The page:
Senator Starr is widely known in the Kingdom, having served as a representative from 1978-2004 before being elected in 2005 to his current senate seat. He said he feels “good about where and how voted on the issues” throughout his years of service. Senator Starr said he is chair of the Senate Committee on Agriculture and is also on the Senate Committee on Appropriations. According to the State of Vermont, he participates in the Legislative Study Committee on Wetlands and the Vermont Milk Board. He described the committees as “important committees that mean a lot to the people I represent.” He spoke only briefly, closing out his speech with a polite dig at his colleagues in the House of Representatives. While the Vermont General Assembly has just 30 senators, 150 people make up its House of Representatives, which makes physical distancing requirements due to COVID-19 a bigger challenge.
“They’re in the House [of Representatives]. I don’t even know if they know where they’re going to meet, maybe out on the front lawn? In a big tent?” he asked.
Senator John Rodgers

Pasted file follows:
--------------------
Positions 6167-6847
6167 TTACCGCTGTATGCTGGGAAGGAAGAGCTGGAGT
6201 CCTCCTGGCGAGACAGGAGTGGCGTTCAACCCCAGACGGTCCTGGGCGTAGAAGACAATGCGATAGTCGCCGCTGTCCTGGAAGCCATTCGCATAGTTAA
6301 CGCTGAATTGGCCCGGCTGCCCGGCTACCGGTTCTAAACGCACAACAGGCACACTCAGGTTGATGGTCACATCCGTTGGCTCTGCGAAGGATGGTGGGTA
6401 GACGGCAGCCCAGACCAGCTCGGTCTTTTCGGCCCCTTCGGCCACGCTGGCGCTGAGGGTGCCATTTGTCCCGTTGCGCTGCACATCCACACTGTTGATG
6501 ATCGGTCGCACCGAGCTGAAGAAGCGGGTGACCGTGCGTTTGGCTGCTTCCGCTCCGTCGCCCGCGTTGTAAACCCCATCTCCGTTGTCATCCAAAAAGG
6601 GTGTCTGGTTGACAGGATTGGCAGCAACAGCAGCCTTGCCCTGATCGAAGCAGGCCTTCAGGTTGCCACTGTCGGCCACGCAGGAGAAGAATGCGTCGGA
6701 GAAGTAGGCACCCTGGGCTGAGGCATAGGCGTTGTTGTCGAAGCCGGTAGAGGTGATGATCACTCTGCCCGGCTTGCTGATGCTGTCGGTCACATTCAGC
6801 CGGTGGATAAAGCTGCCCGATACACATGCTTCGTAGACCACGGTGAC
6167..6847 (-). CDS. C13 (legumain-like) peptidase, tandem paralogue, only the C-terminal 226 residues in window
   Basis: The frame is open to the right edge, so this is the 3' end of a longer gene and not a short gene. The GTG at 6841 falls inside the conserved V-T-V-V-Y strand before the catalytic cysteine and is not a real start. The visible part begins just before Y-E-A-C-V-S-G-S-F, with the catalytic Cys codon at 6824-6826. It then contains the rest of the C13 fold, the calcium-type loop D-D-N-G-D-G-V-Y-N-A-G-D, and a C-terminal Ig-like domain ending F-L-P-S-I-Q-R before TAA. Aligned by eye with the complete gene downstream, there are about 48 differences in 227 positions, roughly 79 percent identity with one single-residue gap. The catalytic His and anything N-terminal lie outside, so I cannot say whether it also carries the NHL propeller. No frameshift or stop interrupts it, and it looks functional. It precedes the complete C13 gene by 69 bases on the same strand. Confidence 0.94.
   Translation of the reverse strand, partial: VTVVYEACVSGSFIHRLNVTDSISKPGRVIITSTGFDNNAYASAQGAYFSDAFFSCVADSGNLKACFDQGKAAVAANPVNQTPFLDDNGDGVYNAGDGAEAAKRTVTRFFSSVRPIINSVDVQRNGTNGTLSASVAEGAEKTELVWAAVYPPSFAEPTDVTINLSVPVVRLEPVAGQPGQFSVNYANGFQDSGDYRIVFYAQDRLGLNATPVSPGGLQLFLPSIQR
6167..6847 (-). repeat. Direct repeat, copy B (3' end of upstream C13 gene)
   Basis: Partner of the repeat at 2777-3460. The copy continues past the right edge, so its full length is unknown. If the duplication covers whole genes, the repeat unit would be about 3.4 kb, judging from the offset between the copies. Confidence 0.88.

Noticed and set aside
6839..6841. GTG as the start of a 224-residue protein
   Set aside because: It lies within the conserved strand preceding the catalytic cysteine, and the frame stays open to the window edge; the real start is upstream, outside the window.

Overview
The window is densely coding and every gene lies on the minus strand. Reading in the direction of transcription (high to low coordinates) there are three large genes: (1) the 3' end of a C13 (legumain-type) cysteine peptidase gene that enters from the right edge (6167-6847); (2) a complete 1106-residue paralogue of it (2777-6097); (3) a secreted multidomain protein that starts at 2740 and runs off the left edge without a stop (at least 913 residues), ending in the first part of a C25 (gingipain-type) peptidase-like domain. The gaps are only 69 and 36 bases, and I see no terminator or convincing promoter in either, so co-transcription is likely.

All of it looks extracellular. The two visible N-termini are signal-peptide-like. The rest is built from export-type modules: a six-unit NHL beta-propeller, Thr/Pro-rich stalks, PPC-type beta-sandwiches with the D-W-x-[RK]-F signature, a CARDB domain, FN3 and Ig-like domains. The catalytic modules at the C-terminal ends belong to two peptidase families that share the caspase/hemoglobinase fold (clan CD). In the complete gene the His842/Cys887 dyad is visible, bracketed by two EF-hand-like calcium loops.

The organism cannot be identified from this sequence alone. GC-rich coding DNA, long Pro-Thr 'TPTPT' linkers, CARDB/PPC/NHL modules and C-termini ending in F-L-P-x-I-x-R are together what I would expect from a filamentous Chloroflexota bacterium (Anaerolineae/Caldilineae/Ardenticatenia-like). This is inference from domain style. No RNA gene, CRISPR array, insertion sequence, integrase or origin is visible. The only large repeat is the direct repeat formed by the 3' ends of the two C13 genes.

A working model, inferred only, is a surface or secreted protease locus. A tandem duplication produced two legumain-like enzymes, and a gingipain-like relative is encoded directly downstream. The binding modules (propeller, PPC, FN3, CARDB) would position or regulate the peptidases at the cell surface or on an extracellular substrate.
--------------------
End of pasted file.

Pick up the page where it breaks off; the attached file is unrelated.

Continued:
Clad in a white T-shirt emblazoned with the words “Rodgers for Vermont,” Senator John Rodgers spoke next. He began with a self-deprecating remark about his face mask. “My son and I went to the supply store this morning to get some supplies, and I left my good masks in the other truck,” he said. “I had to make this one out of something, so it’s not very fashionable.” Like Senator Starr, Senator Rodgers is well-known due to his years of legislative service, first in the Vermont House from 2003-2011 and in the Vermont Senate since 2013. He spoke of his commitment to lake water quality, stating that one of the first things he accomplished after being elected to the Vermont House in 2003 “was to get funding for signage for all the Vermont waterways that had aquatic nuisance species.” Senator Rodgers said he owns a camp on Shadow Lake and was concerned that boats from nearby Crystal Lake were unknowingly bringing milfoil with them. “I saw this as the huge threat as it is,” he said, “and since that time I’ve written several pieces of legislation dealing with aquatic nuisance species. I’m trying to cut down on the transportation [of species] and trying to educate people more.” Shadow Lake is apparently now free of milfoil, said Rodgers, with the caveat that its unique status might change if people become careless. “It took us over five years to get the milfoil in control, and we are extremely happy. I think we’re only the second lake in the state that eradicated [milfoil], or we think we’ve eradicated it [because] we haven’t found any.”